NTSB Identification: CEN13FA073
14 CFR Part 91: General Aviation
Accident occurred Monday, November 26, 2012 in Wells, TX
Probable Cause Approval Date: 06/23/2014
Aircraft: CESSNA 421C, registration: N67SR
Injuries: 1 Fatal.
NTSB investigators either traveled in support of this investigation or conducted a significant amount of investigative work without any travel, and used data obtained from various sources to prepare this aircraft accident report.
While in cruise flight, the twin-engine airplane encountered a severe thunderstorm that likely contained hail up to 1.25 inches in diameter. After penetrating the thunderstorm, the airplane’s structure failed, which was evidenced by the pieces of the airplane being found up to 0.6 mile away from the main wreckage. The horizontal tail, which was found 0.25 mile from the main wreckage, had dents on the upper surface that were consistent with in-flight hail damage. The left horizontal stabilizer had failed in an upward direction, and the right horizontal stabilizer had failed in a downward direction, consistent with an extreme left roll rate. In addition, both left and right outboard wing sections were partially separated from the remainder of the wing. Although there was no record of the pilot having obtained a FAA weather briefing, it was not possible to determine if the pilot used other sources to obtain weather information prior to the flight. Records of in-flight communications indicated that the pilot was advised of adverse weather, including thunderstorms and moderate, heavy, and extreme precipitation about 15 minutes before his last transmission. At that time, the airplane was 40 miles from the storm. In addition, the pilot confirmed during communications that the airplane was equipped with on-board weather radar (which provided real-time weather), and the controller authorized him to deviate course, if necessary.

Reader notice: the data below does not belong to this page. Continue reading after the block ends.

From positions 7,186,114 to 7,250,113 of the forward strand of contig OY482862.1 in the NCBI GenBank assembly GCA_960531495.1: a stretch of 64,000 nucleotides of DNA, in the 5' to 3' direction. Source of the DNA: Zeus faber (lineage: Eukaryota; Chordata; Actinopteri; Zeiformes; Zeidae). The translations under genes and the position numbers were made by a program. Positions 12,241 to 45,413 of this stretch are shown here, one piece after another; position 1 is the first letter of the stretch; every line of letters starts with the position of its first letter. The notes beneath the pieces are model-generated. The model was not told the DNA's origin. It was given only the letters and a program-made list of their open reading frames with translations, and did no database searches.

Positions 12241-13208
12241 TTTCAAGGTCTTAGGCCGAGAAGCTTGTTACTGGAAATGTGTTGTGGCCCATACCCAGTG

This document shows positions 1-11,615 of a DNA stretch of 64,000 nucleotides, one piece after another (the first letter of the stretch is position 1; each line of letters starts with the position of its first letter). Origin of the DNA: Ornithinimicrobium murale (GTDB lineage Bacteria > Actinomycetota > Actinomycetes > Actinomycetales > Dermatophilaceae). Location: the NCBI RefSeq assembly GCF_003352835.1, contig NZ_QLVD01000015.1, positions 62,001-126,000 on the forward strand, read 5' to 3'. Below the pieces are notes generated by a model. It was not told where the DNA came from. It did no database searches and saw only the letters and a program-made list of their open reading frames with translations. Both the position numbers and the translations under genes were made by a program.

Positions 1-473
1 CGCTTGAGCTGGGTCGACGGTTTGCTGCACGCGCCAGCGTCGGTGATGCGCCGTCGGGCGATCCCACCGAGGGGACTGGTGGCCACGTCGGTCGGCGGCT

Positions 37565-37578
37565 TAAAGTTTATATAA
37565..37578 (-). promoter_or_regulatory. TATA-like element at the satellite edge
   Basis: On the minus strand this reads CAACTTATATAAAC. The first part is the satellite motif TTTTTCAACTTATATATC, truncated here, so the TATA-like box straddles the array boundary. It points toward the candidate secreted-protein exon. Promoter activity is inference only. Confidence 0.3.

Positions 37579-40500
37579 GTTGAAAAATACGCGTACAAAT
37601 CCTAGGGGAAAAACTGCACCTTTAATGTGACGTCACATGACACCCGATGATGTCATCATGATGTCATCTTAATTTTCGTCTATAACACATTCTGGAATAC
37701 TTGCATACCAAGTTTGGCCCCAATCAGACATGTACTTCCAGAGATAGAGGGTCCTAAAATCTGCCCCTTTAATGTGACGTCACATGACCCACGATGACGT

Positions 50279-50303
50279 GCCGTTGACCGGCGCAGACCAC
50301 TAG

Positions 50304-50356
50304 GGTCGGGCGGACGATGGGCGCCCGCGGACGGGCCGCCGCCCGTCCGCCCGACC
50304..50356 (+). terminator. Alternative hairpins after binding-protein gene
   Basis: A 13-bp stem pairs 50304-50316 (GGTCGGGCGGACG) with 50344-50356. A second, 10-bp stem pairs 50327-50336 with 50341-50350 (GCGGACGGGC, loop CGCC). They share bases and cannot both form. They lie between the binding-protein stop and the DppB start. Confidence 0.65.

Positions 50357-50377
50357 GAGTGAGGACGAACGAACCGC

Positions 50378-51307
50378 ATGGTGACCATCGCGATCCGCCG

The National Transportation Safety Board determines the probable cause(s) of this accident to be: The pilot’s decision to continue the flight into an area of extreme weather, which led to the in-flight encounter with a thunderstorm and structural failure of the wings and tail.
Full narrative available
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